With how meagre the title’s combat is, and how advanced are the traversal and puzzle mechanics, it almost feels like the combat has been ham-fisted into the game, just for the sake of it. And thankfully, the combat is rather smooth and nonintrusive, so it doesn’t dampen the experience in any way. However, Journey to the Savage Planet could have achieved much greater heights, if it only concentrated more on exploration, and left the combat behind. Because in the end, the title’s exploration could have been even better, while the combat appears rather pale in comparison to the title’s other features.

As I’ve mentioned previously, Journey to the Savage Planet features some RPG elements, and those are all centred on crafting additional components, using discovered resources, then ultimately, all the upgrades are meaningful and exciting enough, to warrant both your time, and your effort. And in all honesty, the pursuit of the new upgrades, and ultimately new levels, is so incredibly enjoyable, that it at times overshadows the title’s core narrative. And this is mainly due to the fact that pursuit of new upgrades has you explore every additional nook and cranny, whereas as the core plot, has you somewhat gun down a rather narrow path.

In order to just complete Journey to the Savage Planet, you have to explore maybe 60% of the game’s environments, if not less. But in order to craft all the upgrades, and fully level-up your character, you need to explore everything that title has to offer. And Journey to the Savage Planet is at its most satisfying, when you leave the main narrative in the bin, and just submerge yourself in the sea of additional content which the title has to offer. And you can do that either alone, or with a coop partner.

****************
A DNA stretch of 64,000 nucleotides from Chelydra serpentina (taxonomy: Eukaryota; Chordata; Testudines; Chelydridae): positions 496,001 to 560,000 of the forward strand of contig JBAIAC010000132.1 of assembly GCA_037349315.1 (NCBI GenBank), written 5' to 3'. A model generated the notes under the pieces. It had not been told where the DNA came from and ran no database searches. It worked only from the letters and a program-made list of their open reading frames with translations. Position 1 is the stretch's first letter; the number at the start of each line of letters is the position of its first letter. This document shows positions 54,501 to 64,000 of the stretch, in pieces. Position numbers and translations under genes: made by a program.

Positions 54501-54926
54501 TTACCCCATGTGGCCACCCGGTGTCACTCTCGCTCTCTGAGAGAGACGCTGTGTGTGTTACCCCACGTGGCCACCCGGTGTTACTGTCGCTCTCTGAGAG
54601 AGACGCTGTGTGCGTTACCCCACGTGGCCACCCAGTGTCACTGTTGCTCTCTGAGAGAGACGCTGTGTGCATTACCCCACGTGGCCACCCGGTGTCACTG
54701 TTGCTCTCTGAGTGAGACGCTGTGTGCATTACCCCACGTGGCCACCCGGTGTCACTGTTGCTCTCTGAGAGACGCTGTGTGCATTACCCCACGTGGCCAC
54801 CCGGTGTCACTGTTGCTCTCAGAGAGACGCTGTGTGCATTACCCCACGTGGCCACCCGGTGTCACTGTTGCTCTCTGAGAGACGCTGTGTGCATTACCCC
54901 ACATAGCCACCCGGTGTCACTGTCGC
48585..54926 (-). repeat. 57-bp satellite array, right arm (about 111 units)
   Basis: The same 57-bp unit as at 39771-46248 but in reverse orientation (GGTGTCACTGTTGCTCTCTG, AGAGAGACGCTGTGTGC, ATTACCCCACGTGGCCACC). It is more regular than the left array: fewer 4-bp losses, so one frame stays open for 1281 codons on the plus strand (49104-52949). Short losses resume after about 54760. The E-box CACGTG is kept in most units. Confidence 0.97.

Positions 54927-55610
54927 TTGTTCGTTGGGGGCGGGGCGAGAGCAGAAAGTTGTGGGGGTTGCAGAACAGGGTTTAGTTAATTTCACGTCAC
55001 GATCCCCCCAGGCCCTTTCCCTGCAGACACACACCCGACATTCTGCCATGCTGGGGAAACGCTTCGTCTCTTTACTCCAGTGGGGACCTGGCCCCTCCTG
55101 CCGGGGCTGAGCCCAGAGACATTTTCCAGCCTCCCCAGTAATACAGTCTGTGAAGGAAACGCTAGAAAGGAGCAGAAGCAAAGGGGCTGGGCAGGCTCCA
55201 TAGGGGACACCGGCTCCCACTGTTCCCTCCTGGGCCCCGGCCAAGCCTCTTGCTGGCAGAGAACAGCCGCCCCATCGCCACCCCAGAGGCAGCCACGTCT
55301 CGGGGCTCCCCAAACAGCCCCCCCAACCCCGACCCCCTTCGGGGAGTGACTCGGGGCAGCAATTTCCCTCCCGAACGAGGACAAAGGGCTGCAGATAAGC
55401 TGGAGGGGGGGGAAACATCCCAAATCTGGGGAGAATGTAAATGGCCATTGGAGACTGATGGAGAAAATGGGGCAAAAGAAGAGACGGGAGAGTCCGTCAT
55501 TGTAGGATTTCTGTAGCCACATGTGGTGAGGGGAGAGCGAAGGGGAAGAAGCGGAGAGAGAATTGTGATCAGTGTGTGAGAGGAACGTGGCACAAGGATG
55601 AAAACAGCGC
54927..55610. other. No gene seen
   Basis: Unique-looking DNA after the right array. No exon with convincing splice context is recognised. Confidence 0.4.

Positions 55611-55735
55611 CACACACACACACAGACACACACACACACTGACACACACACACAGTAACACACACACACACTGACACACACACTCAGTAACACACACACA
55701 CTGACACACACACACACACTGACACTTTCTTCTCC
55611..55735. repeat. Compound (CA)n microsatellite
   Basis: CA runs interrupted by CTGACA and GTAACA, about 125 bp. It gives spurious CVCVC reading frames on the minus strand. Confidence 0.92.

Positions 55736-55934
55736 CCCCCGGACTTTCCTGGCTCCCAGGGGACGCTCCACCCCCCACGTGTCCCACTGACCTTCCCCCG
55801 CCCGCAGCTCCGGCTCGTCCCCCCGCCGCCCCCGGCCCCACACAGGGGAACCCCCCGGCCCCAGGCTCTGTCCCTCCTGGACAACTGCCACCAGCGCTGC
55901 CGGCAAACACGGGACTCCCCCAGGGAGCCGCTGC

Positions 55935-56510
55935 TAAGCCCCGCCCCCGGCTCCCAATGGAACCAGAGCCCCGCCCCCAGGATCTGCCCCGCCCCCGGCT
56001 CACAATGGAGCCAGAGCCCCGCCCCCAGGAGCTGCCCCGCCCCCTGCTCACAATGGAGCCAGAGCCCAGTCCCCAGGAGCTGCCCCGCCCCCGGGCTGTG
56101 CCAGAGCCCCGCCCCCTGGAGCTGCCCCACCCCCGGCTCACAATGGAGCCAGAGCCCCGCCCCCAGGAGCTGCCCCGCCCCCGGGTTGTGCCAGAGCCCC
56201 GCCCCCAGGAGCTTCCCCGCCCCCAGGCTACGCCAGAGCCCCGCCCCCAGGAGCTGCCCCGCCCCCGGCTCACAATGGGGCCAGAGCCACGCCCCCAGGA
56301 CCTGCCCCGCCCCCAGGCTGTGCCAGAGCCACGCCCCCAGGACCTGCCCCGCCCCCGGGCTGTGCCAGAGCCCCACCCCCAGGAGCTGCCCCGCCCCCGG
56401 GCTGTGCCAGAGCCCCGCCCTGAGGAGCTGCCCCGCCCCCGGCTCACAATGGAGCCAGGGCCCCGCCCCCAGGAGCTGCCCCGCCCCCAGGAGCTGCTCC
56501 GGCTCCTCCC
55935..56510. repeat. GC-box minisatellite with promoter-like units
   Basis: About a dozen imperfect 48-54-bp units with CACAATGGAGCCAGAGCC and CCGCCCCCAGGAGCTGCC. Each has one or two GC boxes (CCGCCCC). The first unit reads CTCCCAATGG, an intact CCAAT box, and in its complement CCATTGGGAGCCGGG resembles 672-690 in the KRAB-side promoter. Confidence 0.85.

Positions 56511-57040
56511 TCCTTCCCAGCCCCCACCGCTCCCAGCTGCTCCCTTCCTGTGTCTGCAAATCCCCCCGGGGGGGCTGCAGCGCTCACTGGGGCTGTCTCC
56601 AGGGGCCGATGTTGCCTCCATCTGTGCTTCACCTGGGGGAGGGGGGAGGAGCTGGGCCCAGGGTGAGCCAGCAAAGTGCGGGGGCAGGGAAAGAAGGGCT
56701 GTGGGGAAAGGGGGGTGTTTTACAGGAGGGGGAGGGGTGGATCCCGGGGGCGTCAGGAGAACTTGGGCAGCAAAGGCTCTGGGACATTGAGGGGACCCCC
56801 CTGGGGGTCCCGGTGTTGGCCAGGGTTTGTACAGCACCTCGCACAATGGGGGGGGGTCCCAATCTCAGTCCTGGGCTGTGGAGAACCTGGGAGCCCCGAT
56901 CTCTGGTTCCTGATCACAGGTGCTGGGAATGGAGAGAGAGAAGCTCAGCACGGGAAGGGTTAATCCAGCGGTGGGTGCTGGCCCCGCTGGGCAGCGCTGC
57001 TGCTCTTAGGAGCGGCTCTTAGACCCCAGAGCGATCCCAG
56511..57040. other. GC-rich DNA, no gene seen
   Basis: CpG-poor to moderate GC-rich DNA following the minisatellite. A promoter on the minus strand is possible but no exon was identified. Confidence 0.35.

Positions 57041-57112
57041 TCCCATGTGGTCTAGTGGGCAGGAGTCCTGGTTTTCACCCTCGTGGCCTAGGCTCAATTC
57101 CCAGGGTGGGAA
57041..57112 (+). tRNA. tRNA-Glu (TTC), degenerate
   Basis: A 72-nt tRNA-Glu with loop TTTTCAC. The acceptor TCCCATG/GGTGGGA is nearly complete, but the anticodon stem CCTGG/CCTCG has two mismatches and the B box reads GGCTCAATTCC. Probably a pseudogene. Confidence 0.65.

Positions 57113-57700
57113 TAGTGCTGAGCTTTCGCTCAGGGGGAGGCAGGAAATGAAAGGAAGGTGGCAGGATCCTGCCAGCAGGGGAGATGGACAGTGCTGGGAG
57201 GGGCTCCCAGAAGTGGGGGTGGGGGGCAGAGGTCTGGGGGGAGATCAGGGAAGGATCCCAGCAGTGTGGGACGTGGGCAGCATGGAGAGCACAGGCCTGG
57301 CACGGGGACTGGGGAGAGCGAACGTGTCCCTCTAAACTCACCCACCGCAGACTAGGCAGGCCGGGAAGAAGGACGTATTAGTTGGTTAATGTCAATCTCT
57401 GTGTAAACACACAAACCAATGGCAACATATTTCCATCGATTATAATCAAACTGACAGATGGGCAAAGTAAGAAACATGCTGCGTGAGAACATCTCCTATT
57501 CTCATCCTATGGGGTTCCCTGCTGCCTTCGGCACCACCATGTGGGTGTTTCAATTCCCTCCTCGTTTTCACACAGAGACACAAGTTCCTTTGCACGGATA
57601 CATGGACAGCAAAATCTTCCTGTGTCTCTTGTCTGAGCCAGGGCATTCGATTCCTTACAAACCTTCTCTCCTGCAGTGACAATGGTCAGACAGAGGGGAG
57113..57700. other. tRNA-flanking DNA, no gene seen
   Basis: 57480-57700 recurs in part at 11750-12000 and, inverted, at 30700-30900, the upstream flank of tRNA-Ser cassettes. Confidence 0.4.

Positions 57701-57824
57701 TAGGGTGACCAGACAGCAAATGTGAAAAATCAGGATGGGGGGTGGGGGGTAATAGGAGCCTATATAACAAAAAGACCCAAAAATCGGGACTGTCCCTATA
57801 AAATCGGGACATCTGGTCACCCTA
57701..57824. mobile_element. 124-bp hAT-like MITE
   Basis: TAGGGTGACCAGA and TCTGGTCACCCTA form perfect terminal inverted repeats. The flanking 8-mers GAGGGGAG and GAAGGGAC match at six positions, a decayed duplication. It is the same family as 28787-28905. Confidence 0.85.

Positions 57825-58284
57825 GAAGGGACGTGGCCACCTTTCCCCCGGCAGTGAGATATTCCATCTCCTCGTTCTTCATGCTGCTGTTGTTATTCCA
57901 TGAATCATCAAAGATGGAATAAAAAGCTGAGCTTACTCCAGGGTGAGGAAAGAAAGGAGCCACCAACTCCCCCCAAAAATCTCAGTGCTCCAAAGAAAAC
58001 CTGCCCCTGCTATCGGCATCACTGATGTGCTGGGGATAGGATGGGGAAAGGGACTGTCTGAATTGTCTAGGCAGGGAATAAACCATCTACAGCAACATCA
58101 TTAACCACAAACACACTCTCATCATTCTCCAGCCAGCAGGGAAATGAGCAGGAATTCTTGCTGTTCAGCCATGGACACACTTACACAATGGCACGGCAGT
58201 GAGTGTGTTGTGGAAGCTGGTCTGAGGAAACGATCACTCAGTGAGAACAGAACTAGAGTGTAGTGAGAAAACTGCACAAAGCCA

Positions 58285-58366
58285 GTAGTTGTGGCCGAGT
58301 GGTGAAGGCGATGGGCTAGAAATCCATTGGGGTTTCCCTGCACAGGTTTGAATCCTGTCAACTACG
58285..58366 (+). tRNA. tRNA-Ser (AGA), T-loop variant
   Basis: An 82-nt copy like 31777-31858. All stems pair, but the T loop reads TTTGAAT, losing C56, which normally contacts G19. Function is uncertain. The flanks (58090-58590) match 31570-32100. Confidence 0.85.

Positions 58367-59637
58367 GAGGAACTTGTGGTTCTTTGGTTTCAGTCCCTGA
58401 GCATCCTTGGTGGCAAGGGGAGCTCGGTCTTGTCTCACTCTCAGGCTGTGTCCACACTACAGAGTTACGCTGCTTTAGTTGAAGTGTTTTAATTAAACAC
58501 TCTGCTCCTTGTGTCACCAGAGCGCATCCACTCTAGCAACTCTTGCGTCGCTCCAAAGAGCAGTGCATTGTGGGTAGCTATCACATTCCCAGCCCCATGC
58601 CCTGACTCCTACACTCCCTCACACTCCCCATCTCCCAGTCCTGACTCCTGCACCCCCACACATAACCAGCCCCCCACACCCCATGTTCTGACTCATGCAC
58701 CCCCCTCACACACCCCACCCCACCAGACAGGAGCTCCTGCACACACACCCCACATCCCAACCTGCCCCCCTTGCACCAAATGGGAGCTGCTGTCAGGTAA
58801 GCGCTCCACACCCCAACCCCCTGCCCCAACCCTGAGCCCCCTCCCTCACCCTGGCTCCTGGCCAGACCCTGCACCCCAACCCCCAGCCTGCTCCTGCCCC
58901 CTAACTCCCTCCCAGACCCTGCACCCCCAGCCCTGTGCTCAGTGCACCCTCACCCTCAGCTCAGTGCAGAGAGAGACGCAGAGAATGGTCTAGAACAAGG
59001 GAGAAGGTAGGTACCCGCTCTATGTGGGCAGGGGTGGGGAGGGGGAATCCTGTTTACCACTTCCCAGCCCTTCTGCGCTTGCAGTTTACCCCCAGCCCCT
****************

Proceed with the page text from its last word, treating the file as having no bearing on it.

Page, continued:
Coop, has seen a re-emergence in the recent years. However, the vast majority of modern coop games are limited to couch-coop indie titles, or throwaway modes within AAA games. And Journey to the Savage Planet is one of the very few current gen games, which allows you to play it from start to finish, with a partner in-hand. However, if you have nobody to play with, or simply want to play alone, then that’s not a problem, as all of Journey to the Savage Planet content can be experience in single player as well as coop.

Lastly, I feel that it is important to point out that Journey to the Savage Planet does feature its fair share of minor issues. It features no major bugs, or glitches, but the title’s exploration can be easily gamed, through abuse of the double-jumping mechanic. And more often than not, you will be able to access seemingly blocked off area, by simply scaling objects, which you shouldn’t really be able to scale. Finally, the last minor issue with the title, is that some of its textures, can look a little underwhelming at times, and can stick-out of the environments like a sore thumb. But if you’ve played Destiny 2, which is full of issues like that, then Journey to the Savage Planet is nothing for you to worry about.

Initially, I wanted to give Journey to the Savage Planet an above-average 7/10. However, after I have stuck with this particular title for longer, I begun to appreciate its fascinating simplicity more and more. And after I gave it a go in co-op, I came to realise that Journey to the Savage Planet is a much better game than I initially thought, and in the end, I was hovering around the impressive high-end score. But ultimately, the rather unnecessary combat, and the lack of balance in terms of quality of gameplay, made me step down a peg lower, Journey to the Savage planet may not be the next big thing, but it is solid enough for Typhoon Studios’ first (and last) outing into independent development.



My name is Kamil, and I'm the 'Feature Man'. I write news, and reviews just like everybody else, however, feature articles are my true forte. And this is not because I'm another self-centered, pseudo-intellectual games journalist, but because there are many discussion worthy matters which go unnoticed in the flurry of other video-game related articles. If you want to read more of my #HotTakes and #Opinions, or if you simply want to fight me over the internet, you can follow me on Twitter @Kama_Kamilia.